There appear to have been a number of additional methodological problems with the trial, but those aside, the basic design does not allow of sufficient scientific rigour. A large number of patients are concerned that the trial should be used as a basis for recommending treatment and I think they are right to be concerned.

As far as I can see all that the PACE trial can tell us about is apparent changes in patients' beliefs about their illness. The trial appears to be based on the supposition that these may be unrealistic beliefs, so it is hard to see why a shift in these beliefs should be considered even relevant unless there is some way of establishing that they become more realistic - which there is not. (Other measures suggest that any change was unwarranted.) We cannot even be sure that these are patients' beliefs since an important part of the 'placebo' phenomenon (that demands blinded controls which are here impossible) is likely to be a response designed to please a therapist, perhaps because of fear of being discharged from care if not perceived as grateful. The fact that perceptions can modify behaviour seems to be acknowledged by the aims and design of the present study.

I do not treat people with this illness and have no other personal interest other than feeling that I may be of use in encouraging useful research. Apart from anything else I am saddened to see poor data of this sort being used in a way that will perpetuate the lack of trust between patients and their carers. The patients are very aware of the weaknesses of the study and I am surprised that those designing the study are not equally aware. Competing interests: No competing interests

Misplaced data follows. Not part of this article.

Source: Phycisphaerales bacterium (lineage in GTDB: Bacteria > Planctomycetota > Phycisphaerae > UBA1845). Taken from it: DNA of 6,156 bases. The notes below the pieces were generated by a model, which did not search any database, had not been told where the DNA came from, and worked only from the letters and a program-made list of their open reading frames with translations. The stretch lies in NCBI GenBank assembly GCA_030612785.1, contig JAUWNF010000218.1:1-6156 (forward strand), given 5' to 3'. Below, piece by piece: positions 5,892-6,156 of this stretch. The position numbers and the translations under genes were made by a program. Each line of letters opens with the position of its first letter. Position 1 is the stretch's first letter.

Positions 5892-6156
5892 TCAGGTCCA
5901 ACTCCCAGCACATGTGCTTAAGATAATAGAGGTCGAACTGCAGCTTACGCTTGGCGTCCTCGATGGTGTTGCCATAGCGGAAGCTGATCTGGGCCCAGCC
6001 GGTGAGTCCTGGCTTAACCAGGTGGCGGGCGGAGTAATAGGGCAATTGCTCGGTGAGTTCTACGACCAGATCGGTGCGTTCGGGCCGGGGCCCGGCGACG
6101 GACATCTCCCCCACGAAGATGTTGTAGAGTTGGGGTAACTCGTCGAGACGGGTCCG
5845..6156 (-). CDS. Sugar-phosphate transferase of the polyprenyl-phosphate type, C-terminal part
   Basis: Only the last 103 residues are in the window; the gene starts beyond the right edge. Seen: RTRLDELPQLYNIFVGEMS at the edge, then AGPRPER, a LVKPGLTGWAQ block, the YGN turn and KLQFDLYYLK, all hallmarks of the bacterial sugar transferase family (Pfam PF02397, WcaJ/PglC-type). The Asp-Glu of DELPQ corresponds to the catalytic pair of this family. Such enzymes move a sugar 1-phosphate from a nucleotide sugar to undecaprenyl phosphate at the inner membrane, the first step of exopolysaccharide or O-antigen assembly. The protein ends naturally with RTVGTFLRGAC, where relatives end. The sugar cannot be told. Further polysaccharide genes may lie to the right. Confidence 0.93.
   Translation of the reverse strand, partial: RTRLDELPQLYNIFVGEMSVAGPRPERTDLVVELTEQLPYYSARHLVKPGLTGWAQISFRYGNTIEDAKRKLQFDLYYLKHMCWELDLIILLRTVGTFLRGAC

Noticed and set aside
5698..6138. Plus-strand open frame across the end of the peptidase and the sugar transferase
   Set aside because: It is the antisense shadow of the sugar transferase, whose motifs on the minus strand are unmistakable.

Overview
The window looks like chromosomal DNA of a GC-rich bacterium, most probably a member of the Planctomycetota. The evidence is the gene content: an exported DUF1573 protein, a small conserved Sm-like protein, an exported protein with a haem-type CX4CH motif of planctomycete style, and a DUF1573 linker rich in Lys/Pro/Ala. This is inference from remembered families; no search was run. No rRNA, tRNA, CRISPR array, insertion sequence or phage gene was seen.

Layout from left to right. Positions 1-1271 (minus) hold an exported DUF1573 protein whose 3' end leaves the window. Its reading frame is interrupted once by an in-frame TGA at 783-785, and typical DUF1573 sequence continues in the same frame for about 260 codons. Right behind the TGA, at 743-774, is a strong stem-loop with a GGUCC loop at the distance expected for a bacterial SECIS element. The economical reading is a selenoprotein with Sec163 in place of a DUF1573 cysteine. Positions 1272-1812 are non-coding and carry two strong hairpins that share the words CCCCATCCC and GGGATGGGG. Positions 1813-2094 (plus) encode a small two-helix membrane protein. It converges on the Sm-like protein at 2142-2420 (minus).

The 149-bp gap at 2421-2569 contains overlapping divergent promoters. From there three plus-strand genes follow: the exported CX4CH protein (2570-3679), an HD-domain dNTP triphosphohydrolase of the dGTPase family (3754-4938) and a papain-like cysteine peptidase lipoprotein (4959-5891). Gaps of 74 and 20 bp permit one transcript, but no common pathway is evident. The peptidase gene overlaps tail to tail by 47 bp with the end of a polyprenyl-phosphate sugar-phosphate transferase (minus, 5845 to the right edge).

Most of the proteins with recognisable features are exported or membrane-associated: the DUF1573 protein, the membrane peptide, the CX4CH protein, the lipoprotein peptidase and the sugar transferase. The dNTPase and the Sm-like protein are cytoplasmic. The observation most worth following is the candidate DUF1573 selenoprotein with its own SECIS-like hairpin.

18 January 2015 Jonathan CW Edwards Professor of Medicine, Emeritus University College London Gower St, London WC1

When exercising makes you ill

By Jill Stratton, theguardian:

"Am I fearful of exercising? Yes, if I am honest. But it’s not that I am afraid of doing the exercises: I WANT to be able to walk and to go shopping. But I also know the physical suffering I feel after pushing myself too hard. It’s hard not to be afraid of feeling so ill that you can’t raise your head off the pillow for days on end. Reports like those seen this week do nothing other than belittle the battle we go through every day, and make people question us and our commitment to getting better."

Saturday, January 17, 2015

Are all the crappy exercise articles a symptom of the devastating PACE Trial syndrome ??

Are all the recent crappy exercise articles a symptom of the devastating PACE Trial syndrome ?? 

It certainly seems so that right now there is a fairly large number of psychiatrists in the UK who suffer from the very debilitating PACE Trial syndrome, aka Panic Attacks in CBT Extremists ...

Exercise physiologist Prof VanNess responds to the preposterous idea that ME patients remain severely, physically debilitated due to an irrational 'fear of exercise'

Permission has been granted to share this letter below, a highly respected and highly educated response on the preposterous idea that ME patients remain severely, physically debilitated due to an irrational 'fear of exercise.'

Due to recent inaccurate media reporting of a misleading study, performed by some notorious UK psychiatrists, I asked for the opinion of a world leading expert in the area of exercise science.

THANK YOU for your support ProfessorMark VanNess Sr. VanNess! Letter below.

The lives of patients could be so dramatically improved and even saved if some very powerful psychiatrists would just end their agenda to literally crucify us and sit down to study the biomedical evidence. This post contains just one example, there are thousands more.